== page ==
Hearts of Oil: Virunga Sneak Preview + Q&A
The audience voiced rave reviews:
“It is a beautiful film, and the stars are the gorillas”
“Brilliant film, really engaging”
“Amazing and powerful”
Director von Einsiedel began with how the two year project started:
“I’ve been interested in trying to tell a positive, different story from eastern Congo. One that wasn’t all about the many negative things that we mostly hear about the place.
“Between 2008 and 2012, there’d been a period of relative stability, and I learned about the really inspiring work of the rangers of Virunga National Park. In their story I saw a metaphor for the wider rebirth of the region.
“That the park was implementing various different development projects, tourism was starting to grow again . . . I’d only been on the ground maybe three weeks and this new civil war started.
“Around the same sort of time I learned about the park’s concerns about the illegal oil exploration by SOCO International. I ended up staying because I was enthralled about the rangers and their work.”
Two representatives of SOCO International were allegedly present at the screening. The company had issued a PR statement in response to what it “believes to be groundless allegations” recorded in the film.
An audience member from BBC Panorama asked how the filmmakers responded to SOCO’s comments.
“It’s quite simple,” replied von Einsiedel:
“We wouldn’t be sitting up here if we didn’t stand by the journalism and the work that we’ve done.
“In terms of SOCO International, what they’re doing in Virunga National Park is illegal. . . . It’s illegal under Congolese national law, it’s illegal under international law, and on top of that, over the years we were there, we have serious concerns about a lack of oversight that this company has. To do with corruption and links to armed groups.”
— Kate Hardie-Buckley (@katehbuckley) May 15, 2014
Natasegara elaborated on SOCO’s legal position:
“There’s no suggestion that there’s any oil under Virunga National Park. That’s the first misnomer that SOCO International put out. There is no proof that there’s any oil under this world heritage site. . . . What they are doing is illegal, as Orlando said.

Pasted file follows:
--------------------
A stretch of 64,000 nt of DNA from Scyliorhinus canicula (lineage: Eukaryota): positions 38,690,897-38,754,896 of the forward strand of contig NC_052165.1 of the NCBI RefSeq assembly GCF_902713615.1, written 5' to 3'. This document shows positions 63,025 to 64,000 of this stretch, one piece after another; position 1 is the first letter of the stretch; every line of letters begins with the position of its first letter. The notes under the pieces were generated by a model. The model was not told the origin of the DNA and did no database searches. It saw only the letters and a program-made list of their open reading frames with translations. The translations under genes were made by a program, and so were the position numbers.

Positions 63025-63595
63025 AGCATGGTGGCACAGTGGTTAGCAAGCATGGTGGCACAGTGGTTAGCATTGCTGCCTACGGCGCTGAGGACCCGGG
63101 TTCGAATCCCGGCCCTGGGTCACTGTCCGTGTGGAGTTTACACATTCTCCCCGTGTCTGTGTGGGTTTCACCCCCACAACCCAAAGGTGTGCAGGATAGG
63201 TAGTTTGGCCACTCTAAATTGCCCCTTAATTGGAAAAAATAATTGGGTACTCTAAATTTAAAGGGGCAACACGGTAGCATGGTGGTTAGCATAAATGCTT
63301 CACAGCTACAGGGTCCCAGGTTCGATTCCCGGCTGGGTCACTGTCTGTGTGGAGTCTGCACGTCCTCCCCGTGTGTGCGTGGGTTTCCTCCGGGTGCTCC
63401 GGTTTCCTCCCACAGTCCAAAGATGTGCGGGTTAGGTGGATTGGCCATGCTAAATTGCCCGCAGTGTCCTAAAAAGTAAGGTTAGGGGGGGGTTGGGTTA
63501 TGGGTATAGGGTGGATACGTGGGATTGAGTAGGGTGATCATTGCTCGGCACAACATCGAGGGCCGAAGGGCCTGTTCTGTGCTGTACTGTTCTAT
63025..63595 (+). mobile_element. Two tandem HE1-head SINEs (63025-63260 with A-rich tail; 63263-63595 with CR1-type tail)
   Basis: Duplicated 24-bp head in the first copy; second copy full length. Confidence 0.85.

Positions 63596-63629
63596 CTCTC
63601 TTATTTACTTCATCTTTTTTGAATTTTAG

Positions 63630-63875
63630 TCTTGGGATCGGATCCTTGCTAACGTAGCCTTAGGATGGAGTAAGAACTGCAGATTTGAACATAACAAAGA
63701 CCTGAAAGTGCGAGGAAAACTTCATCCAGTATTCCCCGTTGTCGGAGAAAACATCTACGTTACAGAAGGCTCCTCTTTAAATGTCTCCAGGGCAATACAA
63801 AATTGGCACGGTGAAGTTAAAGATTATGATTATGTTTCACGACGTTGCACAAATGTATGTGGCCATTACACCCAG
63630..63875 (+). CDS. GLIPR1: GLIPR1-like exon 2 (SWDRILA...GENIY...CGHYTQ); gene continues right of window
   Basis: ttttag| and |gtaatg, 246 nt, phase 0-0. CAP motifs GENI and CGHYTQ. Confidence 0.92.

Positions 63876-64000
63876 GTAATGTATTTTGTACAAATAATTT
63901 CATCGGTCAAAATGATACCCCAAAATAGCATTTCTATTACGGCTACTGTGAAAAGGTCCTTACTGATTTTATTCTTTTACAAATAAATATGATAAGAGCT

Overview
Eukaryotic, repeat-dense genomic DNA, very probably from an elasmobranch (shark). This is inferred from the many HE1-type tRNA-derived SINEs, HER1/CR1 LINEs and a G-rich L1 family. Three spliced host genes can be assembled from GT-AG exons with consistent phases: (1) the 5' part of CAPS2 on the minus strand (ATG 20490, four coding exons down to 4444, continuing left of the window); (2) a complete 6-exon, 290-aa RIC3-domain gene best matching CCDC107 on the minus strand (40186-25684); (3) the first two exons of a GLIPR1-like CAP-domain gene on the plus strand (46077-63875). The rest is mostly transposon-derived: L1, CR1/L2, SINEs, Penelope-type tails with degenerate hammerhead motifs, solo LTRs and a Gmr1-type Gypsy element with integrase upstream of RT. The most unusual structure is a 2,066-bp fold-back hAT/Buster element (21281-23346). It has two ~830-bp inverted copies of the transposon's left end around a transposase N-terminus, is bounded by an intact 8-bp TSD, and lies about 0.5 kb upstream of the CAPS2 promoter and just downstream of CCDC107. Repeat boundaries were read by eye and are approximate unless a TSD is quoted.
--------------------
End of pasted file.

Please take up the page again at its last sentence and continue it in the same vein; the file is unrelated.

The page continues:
“What they failed to recognise is that it’s illegal at the highest level of law. It’s enshrined in the constitution that a world heritage site cannot be exploited in this way for oil exploration, ever. So all the permits they would like to suggest they have are all null and void. . . .
“So in terms of whether we have oil or not, what we have is a bird in the hand, and a bird that we don’t know exists. The bird in the hand is Virunga National Park, a world heritage site which is there for all of us; and is in fact building a £150 million development programme which is genuinely helping the local communities . . . .”
“What power do we have to act against these groups, these immoral positions?” asked a member of the audience.
“There’s a moral position and there’s a legal position,” posited Natasegara:
“SOCO International is a British company, so talk to your decision makers. . . . Talk to your own authorities, let them know how they feel about this issue. In terms of stages we have spent quite a long time building a campaign that goes alongside the film. You can follow that campaign on our official media and on our website.”
Gouby responded to a suggestion that if not SOCO, someone else would do the same thing:
“Total, the French oil company, has a similar concession north of the park, and they’ve promised they would not go into the park. So there is no evidence that any other company would do the same thing.”
“I thought the real heroes were the rangers,” said a member of the audience:
“I thought the contrast between the virulent racism of SOCO’s representatives against the brave and eloquent way the rangers spoke was extraordinary. I noticed that in SOCO’s rebuttal, they said nothing about the racism that was shown, that they should re-colonise the Congo.”
Another audience member offered SOCO the floor:
“If someone from SOCO is here who thinks we’ve been given the wrong impression, is there someone who’d like to correct that impression for us now?”
There was no one to respond.
— Charlotte Minvielle (@Cha_Minvielle) May 15, 2014
The audience was full of praise for those involved in the protection of Virunga National Park and the local communities:
“How extraordinary the courage of everybody involved with film, particularly the Congolese, comes across in the film. And the amount of personal danger people put themselves into to bring across this message, and to congratulate and thank you for doing that.”
Asked about organisations that support the rangers, Natasegara said:
“You can donate directly to the park. The website is www.virunga.org/donate.
“They have a specific fund for the widows of those rangers. You can contribute directly to their livelihood. That would be a great thing to do.”
— Elisabeth Little (@L12LTL) May 15, 2014
Von Einsiedel concluded with the optimism he had witnessed:
“There’s amazing optimism on the ground . . . that this place can be better, and the potential it has – that’s the reason the rangers of the park are out there every day, risking their lives. Because of that hope. Of what they believe the Virunga can do to the region.”
“It’s not going to Margate,” warned von Einsiedel as he encouraged everyone to visit the gorillas:
“The security situation has improved dramatically. So much so that gorilla tourism is open again. So you can all go and visit the gorillas, and you’d all be doing a massively good thing because that’s putting money into the local economy. I’d say go. It’s not going to Margate [laughs] but it’s safe enough to do it.”
For more information on future screenings, and how you can get involved: